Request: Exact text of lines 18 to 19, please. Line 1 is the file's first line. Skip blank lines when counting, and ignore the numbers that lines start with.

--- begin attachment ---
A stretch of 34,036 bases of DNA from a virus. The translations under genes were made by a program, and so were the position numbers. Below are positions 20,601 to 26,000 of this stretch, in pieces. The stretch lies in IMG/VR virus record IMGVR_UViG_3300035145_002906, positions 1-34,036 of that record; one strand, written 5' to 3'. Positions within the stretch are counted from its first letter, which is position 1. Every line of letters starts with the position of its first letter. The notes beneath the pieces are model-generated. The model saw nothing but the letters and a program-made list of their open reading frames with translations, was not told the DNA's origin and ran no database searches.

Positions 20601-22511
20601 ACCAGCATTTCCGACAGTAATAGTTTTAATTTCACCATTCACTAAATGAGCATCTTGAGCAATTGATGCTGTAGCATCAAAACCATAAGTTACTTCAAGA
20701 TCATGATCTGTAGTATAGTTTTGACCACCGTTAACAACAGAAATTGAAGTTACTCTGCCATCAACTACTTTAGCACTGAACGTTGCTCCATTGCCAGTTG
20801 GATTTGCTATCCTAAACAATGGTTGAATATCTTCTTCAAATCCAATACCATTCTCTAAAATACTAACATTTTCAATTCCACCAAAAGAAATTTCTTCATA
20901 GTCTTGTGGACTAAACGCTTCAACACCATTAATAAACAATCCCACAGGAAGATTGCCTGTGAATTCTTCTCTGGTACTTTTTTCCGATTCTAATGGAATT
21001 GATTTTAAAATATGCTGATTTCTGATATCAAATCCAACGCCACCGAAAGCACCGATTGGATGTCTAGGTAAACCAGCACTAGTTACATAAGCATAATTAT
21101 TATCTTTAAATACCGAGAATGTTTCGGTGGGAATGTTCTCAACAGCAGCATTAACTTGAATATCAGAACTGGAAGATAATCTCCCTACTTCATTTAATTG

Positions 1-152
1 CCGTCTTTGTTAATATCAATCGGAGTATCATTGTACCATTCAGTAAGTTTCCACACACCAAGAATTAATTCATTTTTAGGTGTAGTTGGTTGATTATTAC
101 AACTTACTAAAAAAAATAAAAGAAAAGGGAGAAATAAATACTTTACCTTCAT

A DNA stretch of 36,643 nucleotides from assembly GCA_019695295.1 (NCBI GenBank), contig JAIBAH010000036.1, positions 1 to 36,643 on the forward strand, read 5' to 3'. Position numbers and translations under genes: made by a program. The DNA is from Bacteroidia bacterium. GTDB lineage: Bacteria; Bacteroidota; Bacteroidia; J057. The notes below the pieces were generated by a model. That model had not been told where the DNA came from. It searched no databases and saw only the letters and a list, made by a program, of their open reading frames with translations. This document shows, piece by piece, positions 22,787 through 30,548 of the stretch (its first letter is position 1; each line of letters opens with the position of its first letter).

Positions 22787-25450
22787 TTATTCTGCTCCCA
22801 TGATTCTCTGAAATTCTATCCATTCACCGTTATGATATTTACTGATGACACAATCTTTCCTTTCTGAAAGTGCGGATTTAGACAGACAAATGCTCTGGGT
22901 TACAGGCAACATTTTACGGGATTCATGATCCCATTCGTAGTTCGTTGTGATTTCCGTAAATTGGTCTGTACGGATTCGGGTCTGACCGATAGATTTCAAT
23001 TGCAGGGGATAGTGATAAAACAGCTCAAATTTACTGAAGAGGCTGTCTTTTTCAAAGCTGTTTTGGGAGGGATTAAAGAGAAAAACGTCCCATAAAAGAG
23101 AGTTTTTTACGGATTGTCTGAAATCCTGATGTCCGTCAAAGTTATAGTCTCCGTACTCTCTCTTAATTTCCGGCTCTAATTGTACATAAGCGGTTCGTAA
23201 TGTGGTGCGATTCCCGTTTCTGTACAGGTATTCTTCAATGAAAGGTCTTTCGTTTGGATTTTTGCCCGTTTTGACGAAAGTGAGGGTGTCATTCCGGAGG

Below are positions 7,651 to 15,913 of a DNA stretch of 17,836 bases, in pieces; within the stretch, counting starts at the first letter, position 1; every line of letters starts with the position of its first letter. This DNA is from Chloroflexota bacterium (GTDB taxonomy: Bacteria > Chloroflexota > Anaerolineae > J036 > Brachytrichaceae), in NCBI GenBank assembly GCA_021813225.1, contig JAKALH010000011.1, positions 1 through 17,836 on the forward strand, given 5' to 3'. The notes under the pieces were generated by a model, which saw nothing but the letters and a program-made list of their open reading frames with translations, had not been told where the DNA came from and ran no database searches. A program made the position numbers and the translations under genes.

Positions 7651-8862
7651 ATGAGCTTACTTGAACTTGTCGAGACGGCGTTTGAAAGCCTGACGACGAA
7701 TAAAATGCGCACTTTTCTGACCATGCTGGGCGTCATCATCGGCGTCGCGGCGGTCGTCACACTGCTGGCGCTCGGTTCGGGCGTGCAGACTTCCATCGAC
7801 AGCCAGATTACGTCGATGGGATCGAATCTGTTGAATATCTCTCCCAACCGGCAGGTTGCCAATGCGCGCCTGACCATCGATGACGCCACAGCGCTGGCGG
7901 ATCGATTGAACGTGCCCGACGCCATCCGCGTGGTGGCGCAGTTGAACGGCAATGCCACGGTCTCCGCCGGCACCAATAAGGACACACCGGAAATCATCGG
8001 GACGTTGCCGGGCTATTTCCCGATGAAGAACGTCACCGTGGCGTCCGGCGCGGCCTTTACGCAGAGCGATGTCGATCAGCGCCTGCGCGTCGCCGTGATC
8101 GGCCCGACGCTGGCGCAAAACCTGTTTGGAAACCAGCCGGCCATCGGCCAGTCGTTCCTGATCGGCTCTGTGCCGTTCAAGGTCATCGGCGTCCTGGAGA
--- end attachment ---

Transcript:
23101 AGTTTTTTACGGATTGTCTGAAATCCTGATGTCCGTCAAAGTTATAGTCTCCGTACTCTCTCTTAATTTCCGGCTCTAATTGTACATAAGCGGTTCGTAA
23201 TGTGGTGCGATTCCCGTTTCTGTACAGGTATTCTTCAATGAAAGGTCTTTCGTTTGGATTTTTGCCCGTTTTGACGAAAGTGAGGGTGTCATTCCGGAGG